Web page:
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Bwindi Impenetrable Forests National Park

Situated in south-western Uganda on the edge of the Rift Valley. Mist-covered hillsides, one of Uganda’s oldest and most biologically diverse rainforests dating back over 25,000 years. The forest is one of the richest ecosystems in Africa, hosting 400 species of plants, roughly 320 mountain gorillas, about half of the world’s population, 350 species of birds and 120 mammals.

Rwenzori Mountain National Park 

Known as “Mountains of the Moon” a UNESCO World Heritage Site, in western Uganda along the Congo border. Covering 100,000 ha with equatorial snow peaks including the 3rd highest point in Africa Magharita 5,109m. The lower slopes are blanketed in moorland, bamboo and rich, moist montane forest. The park hosts 70 mammals, 217 bird species including 19 Albertine Rift endemics and some of the world’s rarest vegetation.

Queen Elizabeth National Park

Located in western Uganda, and is Uganda’s most-visited National Park. Named after Queen Elizabeth II and was established in 1954.  The park’s diverse ecosystems includes sprawling savanna, shady, humid forests, sparkling lakes and fertile wetlands, make it the ideal habitat and to home to over 95 mammal species including chimpanzees and over 600 species of birds.

Murchison Falls National Park

Murchison Falls National Park is Uganda’s largest national park measuring about 3,840 square kilometres (1,480 sq mi). The park hosts 76 species of mammals and 451 birds that include elephants, giraffes and buffaloes, hippos, Nile crocodiles and aquatic birds.At Murchison Falls, the Nile squeezes through an 8m wide gorge and plunges with a thunderous roar into the “Devil’s Cauldron”, creating a trademark rainbow. First gazetted as a game reserve in 1926, it is Uganda’s largest and oldest conservation area.

Kibale National Park

The park in western Uganda is 766 km^2 in size and located between 1100 and 1600 meters in elevation. Despite encompassing primarily moist evergreen forest, it contains a diverse array of landscapes.  Kibale is one of the last remaining expanses to contain both lowland and montane forests.  In East Africa. The park is home to a total of 70 mammal species, most famously 13 species of primate including the chimpanzee and over 375 species of birds.

 Mt. Elgon National Park

At 4,000km² , Mt. Elgon has the largest volcanic base in the world. Located on the Uganda-Kenya border it is also the oldest and largest solitary, volcanic mountain in East Africa. 80km in diameter, rises more than 3,000m above the surrounding plains. The mountain’s cool heights offer respite from the hot plains below, with the higher altitudes providing a refuge for flora and fauna. The Park is home to over 300 species of birds, including the endangered Lammergeyer. Small antelopes, forest monkeys, elephants and buffalos that live on the mountainside.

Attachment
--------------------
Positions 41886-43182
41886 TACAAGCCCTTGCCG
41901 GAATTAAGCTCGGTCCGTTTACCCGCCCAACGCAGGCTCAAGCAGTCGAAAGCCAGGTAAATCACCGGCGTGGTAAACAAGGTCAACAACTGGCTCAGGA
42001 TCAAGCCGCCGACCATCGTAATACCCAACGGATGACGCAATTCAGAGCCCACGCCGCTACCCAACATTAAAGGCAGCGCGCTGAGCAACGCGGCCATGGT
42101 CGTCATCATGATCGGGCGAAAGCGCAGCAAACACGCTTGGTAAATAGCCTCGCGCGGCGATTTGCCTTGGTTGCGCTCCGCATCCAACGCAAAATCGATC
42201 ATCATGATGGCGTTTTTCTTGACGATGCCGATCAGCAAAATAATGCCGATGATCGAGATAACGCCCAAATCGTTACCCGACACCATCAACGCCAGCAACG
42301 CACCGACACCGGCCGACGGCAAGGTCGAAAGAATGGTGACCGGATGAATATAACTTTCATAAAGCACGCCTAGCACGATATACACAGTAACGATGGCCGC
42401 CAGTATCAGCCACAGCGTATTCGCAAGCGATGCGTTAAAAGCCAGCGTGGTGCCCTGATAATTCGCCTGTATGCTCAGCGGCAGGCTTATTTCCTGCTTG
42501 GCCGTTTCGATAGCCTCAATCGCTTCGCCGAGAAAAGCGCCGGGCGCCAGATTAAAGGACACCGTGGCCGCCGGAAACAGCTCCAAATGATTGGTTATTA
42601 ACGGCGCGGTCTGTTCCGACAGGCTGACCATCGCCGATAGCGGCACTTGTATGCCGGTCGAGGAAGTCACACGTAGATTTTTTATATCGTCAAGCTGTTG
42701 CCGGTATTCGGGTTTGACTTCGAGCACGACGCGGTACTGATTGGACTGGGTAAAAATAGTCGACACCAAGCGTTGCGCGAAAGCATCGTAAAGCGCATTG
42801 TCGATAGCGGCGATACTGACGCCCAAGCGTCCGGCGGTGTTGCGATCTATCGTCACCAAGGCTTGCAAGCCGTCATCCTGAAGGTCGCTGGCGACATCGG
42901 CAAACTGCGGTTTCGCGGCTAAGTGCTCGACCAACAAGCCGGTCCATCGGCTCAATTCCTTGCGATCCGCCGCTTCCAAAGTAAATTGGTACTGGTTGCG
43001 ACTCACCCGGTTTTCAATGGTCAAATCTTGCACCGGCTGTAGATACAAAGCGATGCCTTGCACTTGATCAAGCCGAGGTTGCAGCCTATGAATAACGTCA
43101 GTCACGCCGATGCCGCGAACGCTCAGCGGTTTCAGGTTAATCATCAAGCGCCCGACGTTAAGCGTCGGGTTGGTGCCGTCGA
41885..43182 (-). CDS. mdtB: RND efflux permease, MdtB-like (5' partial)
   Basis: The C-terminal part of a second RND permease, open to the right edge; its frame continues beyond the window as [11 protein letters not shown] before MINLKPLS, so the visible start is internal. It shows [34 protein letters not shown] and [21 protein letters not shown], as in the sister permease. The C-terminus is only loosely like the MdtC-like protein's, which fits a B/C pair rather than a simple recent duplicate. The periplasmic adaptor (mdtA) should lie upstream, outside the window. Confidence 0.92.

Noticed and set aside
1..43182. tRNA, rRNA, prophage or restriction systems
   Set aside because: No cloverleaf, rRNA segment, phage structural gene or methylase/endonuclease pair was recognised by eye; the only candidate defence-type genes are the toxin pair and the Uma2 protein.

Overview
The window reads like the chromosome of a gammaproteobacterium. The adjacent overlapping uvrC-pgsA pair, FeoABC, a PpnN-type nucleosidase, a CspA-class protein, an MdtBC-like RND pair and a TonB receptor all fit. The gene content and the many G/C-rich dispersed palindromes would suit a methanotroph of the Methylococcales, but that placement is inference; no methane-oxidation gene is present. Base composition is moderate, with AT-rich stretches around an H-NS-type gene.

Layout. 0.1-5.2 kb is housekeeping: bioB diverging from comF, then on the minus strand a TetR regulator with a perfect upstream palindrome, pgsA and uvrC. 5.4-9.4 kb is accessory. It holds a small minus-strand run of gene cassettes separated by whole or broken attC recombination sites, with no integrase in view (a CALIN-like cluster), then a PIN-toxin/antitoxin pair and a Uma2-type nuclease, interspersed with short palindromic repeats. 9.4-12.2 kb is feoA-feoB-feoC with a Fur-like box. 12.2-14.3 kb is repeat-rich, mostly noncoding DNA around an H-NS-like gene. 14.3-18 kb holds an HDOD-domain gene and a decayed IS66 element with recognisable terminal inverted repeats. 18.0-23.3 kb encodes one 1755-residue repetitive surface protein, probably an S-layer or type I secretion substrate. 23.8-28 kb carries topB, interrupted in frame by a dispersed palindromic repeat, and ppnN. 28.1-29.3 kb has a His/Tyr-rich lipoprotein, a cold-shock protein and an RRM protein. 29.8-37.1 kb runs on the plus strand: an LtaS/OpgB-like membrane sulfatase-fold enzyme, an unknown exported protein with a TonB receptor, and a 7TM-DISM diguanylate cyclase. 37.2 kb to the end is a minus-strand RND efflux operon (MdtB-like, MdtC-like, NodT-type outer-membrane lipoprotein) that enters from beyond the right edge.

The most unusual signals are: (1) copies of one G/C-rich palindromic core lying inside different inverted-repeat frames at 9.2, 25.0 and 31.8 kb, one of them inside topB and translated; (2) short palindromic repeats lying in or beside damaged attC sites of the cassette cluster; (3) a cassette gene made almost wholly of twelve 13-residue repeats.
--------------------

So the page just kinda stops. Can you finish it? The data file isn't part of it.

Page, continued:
Semliki National Park

The park sprawls across the floor of the Semliki Valley on the remote, western side of the Rwenzori. It is dominated by the Africa’s most ancient and bio-diverse great Ituri Forest of the Congo Basin. This is one of the few forests that survive the last ice age, 12-18,000 years ago. While Semuliki’s species have been accumulating for over 25,000 years, the park contains evidence of even older processes. Hot springs bubble up from the depths to demonstrate the powerful subterranean forces that have been shaping the rift valley during the last 14 million years.

 Kidepo Valley National Park

The Park lies in the rugged, semi-arid valleys between Uganda’s borders with South Sudan and Kenya, 700km from Kampala. Gazetted as a national park in 1962, it has a profusion of big game and hosts over 77 mammal species as well as around 475 bird species.

Lake Mburo National Park

The park is a compact gem, located conveniently close to the highway that connects Kampala to the parks of western Uganda. It is the smallest of Uganda’s savannah national parks and underlain by ancient Precambrian metamorphic rocks which date back more than 500 million years. It is home to 350 bird species as well as zebra, impala, eland, buffalo, oribi, Defassa waterbuck, leopard, hippo, hyena, topi and reedbuck.

Lake Bunyonyi

The lake is believed to be the second deepest lake in Africa with its deepest at about 900m. The lake is dotted with 29 islands. The most prominent of these include the Akampene Island also known as the punishment island, Bushara, Kyahugye, Bwama and Njuyeera, and Bucuranuka. Home of Otters, crayfish and many little birds and cover districts of Kisoro and Kabale. The lake is about 25 km long and 7 km wide covering an area of 61 square kilometers.

Ngamba Island Chimpanzee Sanctuary

Located 23km southeast of Entebbe in Lake Victoria, Ngamba Island Chimpanzee Sanctuary, or ‘Chimp Island’, is home to over 40 orphaned or rescued chimpanzees. They emerge from the forest twice a day to feed at 11am and 2.30pm. Come observe the animals’ remarkable behaviours, individual profiles, distinct personalities and history. The Island is also home to big monitor lizards and birdlife

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